You little genius

by Maria on July 19, 2006

There are good reasons why I haven’t bought Wired Magazine in about five years. The whole bleeding edge thing frayed a bit with the dot com crash. And that hyperactive, slightly autistic gadget-boy take on the world (a planet which only spanned the west coast of the US and the high tech bits of Asia) just started to seem ever so recursive. But today, in honour of being on the west coast and much delayed on a flight from L.A back to Europe, I cracked and bought the magazine.

Wired now has fashion tips for how to wear your bluetooth, a rather pointless feature on ‘Earth 2.0’, advertisements for Gilette (because the best a man can get is a whopping five blades), and far more car ads than I remember – most of them for Japanese vehicles that improbably combine performance, high tech fuel efficiency, and the nodding respect of other techies. So ‘Wired Man’ is slightly more environmentally aware than he used to be, but just as insecure and rather implausibly hirsute.
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Not the News ?

by John Quiggin on July 19, 2006

Today’s NYT runs an Associated Press story headed Farmers Use Bull Semen to Inseminate Cows, which reports, as news, the fact that dairy farmers use artificial insemination on a large scale.

Next they’ll be telling us that milkmaids face unemployment due to the introduction of milking machines.

Since I’ve given the setup, feel free to lower the tone in comments.

As others see us

by Henry on July 19, 2006

William Browning Spencer, in the introduction to his new collection of short stories, _The Ocean and All Its Devices_, contemplates the one form of life that the unsuccessful writer can look down on.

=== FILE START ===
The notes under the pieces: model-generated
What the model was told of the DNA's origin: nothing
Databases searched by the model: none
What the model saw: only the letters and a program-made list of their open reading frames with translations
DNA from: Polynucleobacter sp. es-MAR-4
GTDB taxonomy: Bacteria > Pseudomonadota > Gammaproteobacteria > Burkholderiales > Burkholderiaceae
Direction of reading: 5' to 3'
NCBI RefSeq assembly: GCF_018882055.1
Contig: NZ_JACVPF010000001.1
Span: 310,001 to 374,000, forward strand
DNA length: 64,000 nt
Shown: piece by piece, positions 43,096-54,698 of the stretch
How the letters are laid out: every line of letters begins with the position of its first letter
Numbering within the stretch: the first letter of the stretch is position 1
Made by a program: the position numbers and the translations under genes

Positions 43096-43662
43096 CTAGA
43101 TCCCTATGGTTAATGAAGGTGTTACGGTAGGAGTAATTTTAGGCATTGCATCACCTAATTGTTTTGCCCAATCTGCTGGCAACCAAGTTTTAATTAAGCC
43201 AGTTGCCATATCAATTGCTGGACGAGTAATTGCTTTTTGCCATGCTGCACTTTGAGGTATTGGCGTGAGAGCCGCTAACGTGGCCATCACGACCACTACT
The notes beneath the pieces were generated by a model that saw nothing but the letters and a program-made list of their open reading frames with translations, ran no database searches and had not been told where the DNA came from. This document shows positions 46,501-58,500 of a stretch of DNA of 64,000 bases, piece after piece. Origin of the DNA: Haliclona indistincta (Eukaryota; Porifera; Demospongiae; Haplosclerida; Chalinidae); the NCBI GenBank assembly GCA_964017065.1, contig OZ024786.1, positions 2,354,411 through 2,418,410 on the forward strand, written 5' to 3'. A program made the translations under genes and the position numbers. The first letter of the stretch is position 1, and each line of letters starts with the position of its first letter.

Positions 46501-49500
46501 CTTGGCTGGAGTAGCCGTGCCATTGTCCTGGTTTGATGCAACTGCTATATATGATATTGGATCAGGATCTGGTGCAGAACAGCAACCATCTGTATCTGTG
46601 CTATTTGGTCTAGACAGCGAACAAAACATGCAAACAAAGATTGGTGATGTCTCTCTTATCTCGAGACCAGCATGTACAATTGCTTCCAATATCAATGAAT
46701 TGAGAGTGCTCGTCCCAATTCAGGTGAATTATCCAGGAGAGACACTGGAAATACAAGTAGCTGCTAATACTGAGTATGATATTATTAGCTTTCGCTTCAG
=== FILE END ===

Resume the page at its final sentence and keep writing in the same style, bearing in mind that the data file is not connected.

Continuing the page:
bq. How does the ignored writer dodge envy and bitterness? How does he keep clear of the thought that he is writing in a vacuum, making no real sound as he topples over in the forest? Is he as deluded as some drug-addled blogger alone in a room with his computer and the cast-off shells of ordered-out pizzas, ranting to a potential audience of millions (because they are irrefutably out there; those millions of readers are out there on the Web)?

(The implication in the above that we get forests in vacuums might suggest to the unwary that Spencer is a bad writer, which is wildly untrue. The collection is very good, although so far I haven’t found anything that’s quite at the level of his utterly wonderful short, “The Entomologists at Obala,” in which two increasingly lunatic biologists conduct war-by-proxy in the wilderness via wasps and spiders)

Lords of Climate Change

by John Quiggin on July 19, 2006

I see in this piece by Alan Wood that the House of Lords Select Committee on Economic Affairs inquiry into “The Economics of Climate Change” (which strongly questioned the science of climate change) is still getting a run in denialist circles.

I haven’t bothered posting on this before, because the main outcome of the inquiry was the establishment of the Stern Review which issued its first discussion paper back in April, stating (from the Executive Summary)

Climate change is a serious and urgent issue… There is now an overwhelming body of scientific evidence that human activity is increasing the concentrations of greenhouse gases in the atmosphere, and causing warming.

There’s more like this, giving an excellent summary of the mainstream scientific position.

So the House of Lords exercise was something of an own goal for the denialists. But how did a supposedly serious inquiry come up with with such nonsense in the first place?

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